hunterob's Mighty Morphin Power Rangers: The Movie (Genesis) review

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Note first and foremost that the Sega Genesis version of this game is entirely different from the one on the SNES. That one was developed by Natsume, this one by Banpresto. Yes - the renowned Banpresto. Apparently they were a toy company who made a handful of licensed Japanese-centric games. Also note that though most (if not all) of their games were only released in Japan, though this one was released only in North America even though it was developed by Japan. Note further that this is based on the first movie of the show which essentially a handful of random scenes of a live action Japanese action show cut together with cheesy American plotlines/actors - a bastardization, one could say. So a Japanese company develops a game based on a movie based on an American show based on a Japanese show, and only releases the game in North America. Hope that didn't make your head hurt. You can probably stop noting now.

In my quest to purchase every halfway decent beat-em-up on the Genesis, I came across this mixed bag. It's not because I'm a huge Power Rangers fan. I owned this movie on VHS as a kid. I never liked it.

The gameplay is solid due to the sheer breadth of moves available for each Ranger. You can choose one of the 6 Rangers, or 2 if you somehow convinced someone to play with you. With 2 different jump attacks and even a charge attack, the controls beat some of the greats of the genre. I've never encountered a charge attack in a beat-em-up before (where you hold down the attack button for a more powerful attack) and it adds a lot, and that's something it has over even Final Fight and Streets of Rage 2. Each Ranger has their own unique weapon to use for this, giving the player a real reason to switch around. You'll also find yourself changing characters to provide change to such an unfortunately repetitive affair.

Beat-em-up's can be repetitive. There are many factors that a beat-em-up has to employ to successfully engage the player throughout a playthrough. Streets of Rage 2 is the example most would point to as having executed that properly, and even then it'll bore most of the casual audience after a couple stages. Power Rangers fails to provide variety in both music and enemies - two of the most vital things. You will fight the same enemy over and over in each stage. One stage will have all of one certain enemy, and the next may use the other kind of enemy. There's some other kind of sub-boss that isn't used very well. That's really it. There may be a story for it, but no one can say this isn't lazy. This kills the enjoyment of a game that could have been great. Enemy types need to be varied in a beat-em-up; this can't be stressed enough.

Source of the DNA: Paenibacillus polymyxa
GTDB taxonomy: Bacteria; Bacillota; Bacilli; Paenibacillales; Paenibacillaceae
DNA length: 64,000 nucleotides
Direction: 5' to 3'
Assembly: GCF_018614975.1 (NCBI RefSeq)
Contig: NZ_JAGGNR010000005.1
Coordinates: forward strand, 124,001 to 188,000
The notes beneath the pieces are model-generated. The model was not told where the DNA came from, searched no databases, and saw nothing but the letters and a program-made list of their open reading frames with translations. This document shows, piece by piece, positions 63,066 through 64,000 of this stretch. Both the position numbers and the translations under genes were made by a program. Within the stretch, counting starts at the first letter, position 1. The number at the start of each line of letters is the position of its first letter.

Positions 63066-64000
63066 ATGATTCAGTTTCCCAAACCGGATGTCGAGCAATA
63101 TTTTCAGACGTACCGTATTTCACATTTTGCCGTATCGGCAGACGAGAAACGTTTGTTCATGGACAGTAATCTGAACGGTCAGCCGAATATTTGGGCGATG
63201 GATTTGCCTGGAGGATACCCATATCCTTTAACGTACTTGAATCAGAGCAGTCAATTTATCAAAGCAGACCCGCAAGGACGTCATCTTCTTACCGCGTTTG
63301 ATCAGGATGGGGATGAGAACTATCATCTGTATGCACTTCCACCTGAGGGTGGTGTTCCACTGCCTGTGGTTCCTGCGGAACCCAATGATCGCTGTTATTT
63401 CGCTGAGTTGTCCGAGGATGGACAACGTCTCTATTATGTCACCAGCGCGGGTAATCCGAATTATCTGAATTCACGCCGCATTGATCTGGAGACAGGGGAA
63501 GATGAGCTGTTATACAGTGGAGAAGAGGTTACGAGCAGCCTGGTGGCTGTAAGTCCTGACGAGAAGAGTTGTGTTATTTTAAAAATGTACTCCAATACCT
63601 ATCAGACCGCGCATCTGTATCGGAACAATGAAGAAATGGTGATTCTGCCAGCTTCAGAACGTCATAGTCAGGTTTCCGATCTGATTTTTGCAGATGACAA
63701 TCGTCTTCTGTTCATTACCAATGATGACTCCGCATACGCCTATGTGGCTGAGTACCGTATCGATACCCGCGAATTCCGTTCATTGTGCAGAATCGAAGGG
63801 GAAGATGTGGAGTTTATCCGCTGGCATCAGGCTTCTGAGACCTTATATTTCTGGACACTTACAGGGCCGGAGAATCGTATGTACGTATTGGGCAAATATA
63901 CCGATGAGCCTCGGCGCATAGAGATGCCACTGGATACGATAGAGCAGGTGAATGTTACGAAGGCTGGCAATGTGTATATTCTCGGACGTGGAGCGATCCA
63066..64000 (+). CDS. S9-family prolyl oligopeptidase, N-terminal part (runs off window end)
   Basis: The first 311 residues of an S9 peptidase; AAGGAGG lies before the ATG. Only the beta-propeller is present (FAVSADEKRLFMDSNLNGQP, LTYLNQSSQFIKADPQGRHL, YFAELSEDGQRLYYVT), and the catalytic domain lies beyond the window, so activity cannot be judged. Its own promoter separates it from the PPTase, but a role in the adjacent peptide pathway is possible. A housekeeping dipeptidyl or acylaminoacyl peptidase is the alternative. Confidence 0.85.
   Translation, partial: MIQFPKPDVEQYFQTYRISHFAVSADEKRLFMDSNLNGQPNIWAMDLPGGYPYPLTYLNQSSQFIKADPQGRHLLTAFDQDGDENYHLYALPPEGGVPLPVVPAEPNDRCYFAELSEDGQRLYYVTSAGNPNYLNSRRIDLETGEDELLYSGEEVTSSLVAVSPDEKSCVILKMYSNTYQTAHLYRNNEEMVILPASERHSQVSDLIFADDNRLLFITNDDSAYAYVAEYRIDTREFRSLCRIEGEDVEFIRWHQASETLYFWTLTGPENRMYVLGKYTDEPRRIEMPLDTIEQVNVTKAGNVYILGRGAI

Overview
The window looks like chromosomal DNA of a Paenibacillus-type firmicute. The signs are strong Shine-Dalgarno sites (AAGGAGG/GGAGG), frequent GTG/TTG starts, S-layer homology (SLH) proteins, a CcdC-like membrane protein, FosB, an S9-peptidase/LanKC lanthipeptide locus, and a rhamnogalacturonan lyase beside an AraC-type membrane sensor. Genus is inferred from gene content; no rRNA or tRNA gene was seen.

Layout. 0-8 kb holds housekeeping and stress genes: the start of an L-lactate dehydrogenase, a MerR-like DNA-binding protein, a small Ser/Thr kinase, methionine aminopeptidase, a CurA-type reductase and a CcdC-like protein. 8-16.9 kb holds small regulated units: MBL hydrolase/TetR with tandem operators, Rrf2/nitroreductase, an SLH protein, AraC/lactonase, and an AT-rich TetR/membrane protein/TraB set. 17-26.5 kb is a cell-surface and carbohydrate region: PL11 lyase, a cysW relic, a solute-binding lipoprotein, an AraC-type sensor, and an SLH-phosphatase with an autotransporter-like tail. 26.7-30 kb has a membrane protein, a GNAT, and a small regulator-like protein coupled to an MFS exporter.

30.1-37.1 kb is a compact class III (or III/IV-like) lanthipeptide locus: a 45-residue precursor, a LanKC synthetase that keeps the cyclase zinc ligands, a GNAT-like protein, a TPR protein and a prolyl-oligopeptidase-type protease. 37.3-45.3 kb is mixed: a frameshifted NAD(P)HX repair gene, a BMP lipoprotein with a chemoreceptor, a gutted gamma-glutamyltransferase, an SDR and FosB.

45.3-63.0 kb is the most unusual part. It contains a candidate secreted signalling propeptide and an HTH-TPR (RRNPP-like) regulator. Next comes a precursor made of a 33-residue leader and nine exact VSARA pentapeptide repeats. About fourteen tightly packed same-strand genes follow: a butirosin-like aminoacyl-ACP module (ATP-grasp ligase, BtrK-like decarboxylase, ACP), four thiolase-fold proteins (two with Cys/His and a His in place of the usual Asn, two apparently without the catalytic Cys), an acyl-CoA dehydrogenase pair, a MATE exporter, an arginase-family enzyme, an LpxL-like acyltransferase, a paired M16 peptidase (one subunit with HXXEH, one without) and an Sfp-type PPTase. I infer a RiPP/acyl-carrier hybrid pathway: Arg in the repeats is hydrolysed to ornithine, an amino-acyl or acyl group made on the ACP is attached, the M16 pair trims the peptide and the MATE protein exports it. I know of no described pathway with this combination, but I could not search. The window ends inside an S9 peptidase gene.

Speaking of the story, they try to tell one here. Apparently they both try to cover the events of the movie and flashbacks of events during the show that happened before the events of the movie. The characters change between chapters due to this, though this has no effect on anything other than the character portrait at the select screen. You never even get to play as the Green ranger, despite a subplot about him becoming the White ranger. This jumping back and forth between stories just feels disjointed, and less interesting than it would be if they focused more on reinterpreting the story and locales of the movie. Not that the story could ever be incredible due to the source material, anyway.

Megazord stages break up the action and bring something kind of fresh, but they aren't that great. It's a boss fight on a different scale, where you have to be a character with different moves. They're not bad though, and they do their job for the game as a whole.

The game is too easy. When you master the controls, it'll be fun at first to play at such a high skill level, but it will quickly get boring despite the variety in the moveset. The difficulty and the repetitive nature otherwise work to weigh the large moveset down. Perhaps it would be more enjoyable if the difficulty were turned up - I don't know, I didn't tinker with the options at all. If it is an option I would recommend a higher difficulty over the default.

This game is old, obscure, too easy, repetitive, and based on a licensed property that really (when it comes to the movie) can't be that appealing to anybody. If you can get past those facts, and you're a big fan of either the Power Rangers, the Sega Genesis or the beat-em-up genre, this game may be worth a playthrough. That's if you have any interest in it, and if you have a decent means to play it. I paid little for a boxed copy, and I feel as though it was totally worth every dollar.

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